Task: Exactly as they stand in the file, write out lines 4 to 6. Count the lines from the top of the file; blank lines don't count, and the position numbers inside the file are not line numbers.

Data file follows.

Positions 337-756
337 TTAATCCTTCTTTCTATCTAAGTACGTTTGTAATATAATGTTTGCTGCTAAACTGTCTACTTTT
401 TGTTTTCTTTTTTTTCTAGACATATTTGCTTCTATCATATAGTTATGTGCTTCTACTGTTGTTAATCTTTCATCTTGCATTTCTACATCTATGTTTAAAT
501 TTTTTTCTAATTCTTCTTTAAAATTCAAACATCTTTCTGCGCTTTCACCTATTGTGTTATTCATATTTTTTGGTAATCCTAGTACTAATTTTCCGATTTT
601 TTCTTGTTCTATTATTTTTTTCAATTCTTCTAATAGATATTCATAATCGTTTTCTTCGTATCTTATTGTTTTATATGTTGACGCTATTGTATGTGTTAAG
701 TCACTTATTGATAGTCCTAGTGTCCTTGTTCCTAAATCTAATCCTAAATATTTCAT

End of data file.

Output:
501 TTTTTTCTAATTCTTCTTTAAAATTCAAACATCTTTCTGCGCTTTCACCTATTGTGTTATTCATATTTTTTGGTAATCCTAGTACTAATTTTCCGATTTT
601 TTCTTGTTCTATTATTTTTTTCAATTCTTCTAATAGATATTCATAATCGTTTTCTTCGTATCTTATTGTTTTATATGTTGACGCTATTGTATGTGTTAAG
701 TCACTTATTGATAGTCCTAGTGTCCTTGTTCCTAAATCTAATCCTAAATATTTCAT